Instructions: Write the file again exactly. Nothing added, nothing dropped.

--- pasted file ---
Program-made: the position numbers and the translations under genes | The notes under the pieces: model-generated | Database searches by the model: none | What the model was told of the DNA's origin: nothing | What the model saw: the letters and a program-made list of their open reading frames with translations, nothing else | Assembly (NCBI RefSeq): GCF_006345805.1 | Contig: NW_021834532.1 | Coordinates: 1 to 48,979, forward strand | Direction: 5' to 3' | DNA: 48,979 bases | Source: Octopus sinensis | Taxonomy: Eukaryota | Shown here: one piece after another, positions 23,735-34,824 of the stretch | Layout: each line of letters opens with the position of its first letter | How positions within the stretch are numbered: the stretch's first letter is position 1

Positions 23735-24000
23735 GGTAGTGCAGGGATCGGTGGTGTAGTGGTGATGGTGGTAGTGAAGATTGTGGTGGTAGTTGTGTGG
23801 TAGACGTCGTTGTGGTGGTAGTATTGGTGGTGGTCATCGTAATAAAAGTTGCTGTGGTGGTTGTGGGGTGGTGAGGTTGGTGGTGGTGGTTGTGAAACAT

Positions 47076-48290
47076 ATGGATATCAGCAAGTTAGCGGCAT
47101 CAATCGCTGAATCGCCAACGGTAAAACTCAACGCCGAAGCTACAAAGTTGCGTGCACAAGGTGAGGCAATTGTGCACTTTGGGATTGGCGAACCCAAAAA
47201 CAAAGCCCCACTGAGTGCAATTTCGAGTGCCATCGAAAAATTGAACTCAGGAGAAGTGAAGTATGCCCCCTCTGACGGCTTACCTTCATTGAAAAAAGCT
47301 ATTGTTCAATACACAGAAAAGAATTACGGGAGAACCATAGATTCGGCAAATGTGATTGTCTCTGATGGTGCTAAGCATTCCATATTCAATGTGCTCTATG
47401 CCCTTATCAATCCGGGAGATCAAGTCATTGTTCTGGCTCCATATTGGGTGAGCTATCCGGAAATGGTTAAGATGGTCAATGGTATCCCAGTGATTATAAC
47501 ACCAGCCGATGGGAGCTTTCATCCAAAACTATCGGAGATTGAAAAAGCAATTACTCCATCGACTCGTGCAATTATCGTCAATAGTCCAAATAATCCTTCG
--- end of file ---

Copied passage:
Program-made: the position numbers and the translations under genes | The notes under the pieces: model-generated | Database searches by the model: none | What the model was told of the DNA's origin: nothing | What the model saw: the letters and a program-made list of their open reading frames with translations, nothing else | Assembly (NCBI RefSeq): GCF_006345805.1 | Contig: NW_021834532.1 | Coordinates: 1 to 48,979, forward strand | Direction: 5' to 3' | DNA: 48,979 bases | Source: Octopus sinensis | Taxonomy: Eukaryota | Shown here: one piece after another, positions 23,735-34,824 of the stretch | Layout: each line of letters opens with the position of its first letter | How positions within the stretch are numbered: the stretch's first letter is position 1

Positions 23735-24000
23735 GGTAGTGCAGGGATCGGTGGTGTAGTGGTGATGGTGGTAGTGAAGATTGTGGTGGTAGTTGTGTGG
23801 TAGACGTCGTTGTGGTGGTAGTATTGGTGGTGGTCATCGTAATAAAAGTTGCTGTGGTGGTTGTGGGGTGGTGAGGTTGGTGGTGGTGGTTGTGAAACAT

Positions 47076-48290
47076 ATGGATATCAGCAAGTTAGCGGCAT
47101 CAATCGCTGAATCGCCAACGGTAAAACTCAACGCCGAAGCTACAAAGTTGCGTGCACAAGGTGAGGCAATTGTGCACTTTGGGATTGGCGAACCCAAAAA
47201 CAAAGCCCCACTGAGTGCAATTTCGAGTGCCATCGAAAAATTGAACTCAGGAGAAGTGAAGTATGCCCCCTCTGACGGCTTACCTTCATTGAAAAAAGCT
47301 ATTGTTCAATACACAGAAAAGAATTACGGGAGAACCATAGATTCGGCAAATGTGATTGTCTCTGATGGTGCTAAGCATTCCATATTCAATGTGCTCTATG
47401 CCCTTATCAATCCGGGAGATCAAGTCATTGTTCTGGCTCCATATTGGGTGAGCTATCCGGAAATGGTTAAGATGGTCAATGGTATCCCAGTGATTATAAC
47501 ACCAGCCGATGGGAGCTTTCATCCAAAACTATCGGAGATTGAAAAAGCAATTACTCCATCGACTCGTGCAATTATCGTCAATAGTCCAAATAATCCTTCG